[A2k] BREAKING - Copyright exhaustion does not apply to digital goods other than software, Hamm Court of Appeal
claire.cassedy at keionline.org
Fri Jun 13 11:11:07 PDT 2014
BREAKING - Copyright exhaustion does not apply to digital goods other than
software, Hamm Court of Appeal
A peculiar building in Hamm
Good news for digital content providers come from a German Court of Appeal
ruling that excluded exhaustion of the distribution right for digital
subject-matter other than software.
As readers will remember, the Court of Justice of the European Union
(CJEU)’s ruling in Case C-128/11 Oracle v UsedSoft [on which see Eleonora’s
first historical post as a guest Kat here] established that, under certain
circumstances, exhaustion of the distribution right within Article 4(2) of
the Software Directive may take place for both software copies incorporated
in physical media (like a CD or DVD) and digital files downloaded from the
internet with the rightholder’s consent, being the on-line transmission
functionally equivalent to the supply of a material medium. So stating, the
CJEU smoothed the way to the sale of second-hand software, which is not the
thing that some original software providers appreciate the most.
Following that ruling, the IP community has been racking its brain(s) over
that CJEU decision, in particular whether the principles stated there might
be extended beyond the boundaries of the Software Directive and applied to
other copyright-protected subject-matter, such as digital movies, music, or
other audio-video files. This very weblog hosted an exciting poll, in
response to which the majority of readers said that yes, the CJEU could
rule that exhaustion of the right of distribution concerns all kinds of
digital contents via Article 4(2) of the InfoSoc Directive 2001/29.
With some relief for digital content providers, the first national decision
on the topic after UsedSoft was rendered by the District Court of Bielefeld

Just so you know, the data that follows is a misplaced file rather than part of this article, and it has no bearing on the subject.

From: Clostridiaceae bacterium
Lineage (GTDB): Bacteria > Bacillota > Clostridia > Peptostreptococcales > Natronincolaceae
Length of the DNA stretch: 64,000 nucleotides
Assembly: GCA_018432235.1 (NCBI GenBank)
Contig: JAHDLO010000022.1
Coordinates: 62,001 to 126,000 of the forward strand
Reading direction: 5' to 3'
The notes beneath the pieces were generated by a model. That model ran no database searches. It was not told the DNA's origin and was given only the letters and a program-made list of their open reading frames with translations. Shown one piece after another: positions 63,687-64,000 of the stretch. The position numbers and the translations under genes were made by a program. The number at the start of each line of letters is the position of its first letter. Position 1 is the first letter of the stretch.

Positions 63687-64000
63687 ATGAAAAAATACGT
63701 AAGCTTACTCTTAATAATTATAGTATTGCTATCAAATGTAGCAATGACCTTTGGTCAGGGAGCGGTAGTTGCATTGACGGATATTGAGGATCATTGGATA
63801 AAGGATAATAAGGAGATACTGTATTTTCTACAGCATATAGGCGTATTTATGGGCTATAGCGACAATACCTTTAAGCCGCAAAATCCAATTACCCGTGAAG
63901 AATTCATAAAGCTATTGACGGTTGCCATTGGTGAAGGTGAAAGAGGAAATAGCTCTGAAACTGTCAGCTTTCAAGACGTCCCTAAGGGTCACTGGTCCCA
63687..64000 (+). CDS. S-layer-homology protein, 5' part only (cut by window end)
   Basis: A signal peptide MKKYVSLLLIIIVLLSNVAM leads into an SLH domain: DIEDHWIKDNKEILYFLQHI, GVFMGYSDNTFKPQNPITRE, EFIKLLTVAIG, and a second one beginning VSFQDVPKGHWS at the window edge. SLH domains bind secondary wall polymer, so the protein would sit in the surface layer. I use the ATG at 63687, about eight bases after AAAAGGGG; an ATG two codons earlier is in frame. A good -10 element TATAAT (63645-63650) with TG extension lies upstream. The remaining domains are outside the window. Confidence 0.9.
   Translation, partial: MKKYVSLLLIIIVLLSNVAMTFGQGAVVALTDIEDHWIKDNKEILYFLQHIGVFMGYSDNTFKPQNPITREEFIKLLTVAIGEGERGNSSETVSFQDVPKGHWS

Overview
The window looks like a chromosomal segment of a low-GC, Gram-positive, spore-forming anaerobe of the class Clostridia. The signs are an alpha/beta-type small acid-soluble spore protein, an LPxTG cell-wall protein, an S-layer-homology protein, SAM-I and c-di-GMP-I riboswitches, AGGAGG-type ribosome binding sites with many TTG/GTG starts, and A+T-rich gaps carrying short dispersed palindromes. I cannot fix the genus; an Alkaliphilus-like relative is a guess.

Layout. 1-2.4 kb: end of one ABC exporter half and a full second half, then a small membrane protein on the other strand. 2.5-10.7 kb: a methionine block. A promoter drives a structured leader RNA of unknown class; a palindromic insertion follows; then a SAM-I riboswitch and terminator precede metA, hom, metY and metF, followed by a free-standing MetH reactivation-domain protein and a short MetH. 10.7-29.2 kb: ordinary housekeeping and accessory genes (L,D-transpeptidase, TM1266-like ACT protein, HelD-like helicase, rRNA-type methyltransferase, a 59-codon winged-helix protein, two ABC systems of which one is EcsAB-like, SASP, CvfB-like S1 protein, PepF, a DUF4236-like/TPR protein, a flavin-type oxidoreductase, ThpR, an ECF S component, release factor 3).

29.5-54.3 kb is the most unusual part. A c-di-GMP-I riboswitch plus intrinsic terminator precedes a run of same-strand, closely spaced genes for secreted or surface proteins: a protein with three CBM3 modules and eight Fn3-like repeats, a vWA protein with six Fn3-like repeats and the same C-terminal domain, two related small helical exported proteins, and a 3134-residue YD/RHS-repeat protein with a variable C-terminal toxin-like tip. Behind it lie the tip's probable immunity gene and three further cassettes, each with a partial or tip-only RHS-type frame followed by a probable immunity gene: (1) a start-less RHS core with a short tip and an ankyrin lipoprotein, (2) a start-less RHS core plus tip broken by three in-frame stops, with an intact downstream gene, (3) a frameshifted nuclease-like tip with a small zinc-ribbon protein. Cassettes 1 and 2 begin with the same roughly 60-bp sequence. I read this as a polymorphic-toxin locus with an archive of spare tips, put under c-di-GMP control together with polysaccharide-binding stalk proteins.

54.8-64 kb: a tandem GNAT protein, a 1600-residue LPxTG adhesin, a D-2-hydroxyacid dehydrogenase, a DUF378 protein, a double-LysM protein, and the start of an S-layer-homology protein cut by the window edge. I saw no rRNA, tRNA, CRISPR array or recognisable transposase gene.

(Germany) [on which see here], that concluded differently from the majority
of the Katpoll participants. Ruling on a case concerning audiobooks, the
District Court took the view that the UsedSoft decision only concerned
computer programs and the Software Directive, while the InfoSoc Directive -
which is the one applicable to ebooks and audio books - clearly and
consciously excludes exhaustion for all the other digital contents.
>From the seasoned observer and Katfriend Ben Ja Min (digital Katpat!) comes
the breaking news that the Court of Appeal of Hamm just upheld the
Bielefeld District Court decision (Urt. v. 15.05.2014, Az. 22 U 60/13).
This Kat has not yet read the full text of the decision [and likely nothing
would change if he did, being the German he learned at secondary school
even worst than Giovanni Trapattoni’s]. According to the Legal Tribune's
note on the decision, however, the Court of Appeal seems to have confirmed
that the Software Directive is lex specialis, and therefore not applicable
to subject-matter other than software. As a consequence, the Court
continued, exhaustion of the distribution right under S 17 of German
Copyright Law does not apply to digital files like audiobooks downloaded
from the internet, even if their download is made with the consent of the
rightholder and it amounts to a transfer of property.
In light of that, providers of digital audio files can validly include in
terms and conditions clauses that prohibit customers from reselling
audiobooks. Further, the Court of Appeal concluded that such kind of
prohibition could validly apply to the transfer of ‘newly saved’ versions
of a file, ie new copies of files necessary for the resale to take place –
whose reproduction the CJEU in UsedSoft considered justified under Article
5(1) of the Software Directive.
Stay tuned on the IPKat for more complete comments to come.
Posted By Alberto Bellan to The IPKat on 6/13/2014 05:05:00 pm
More information about the A2k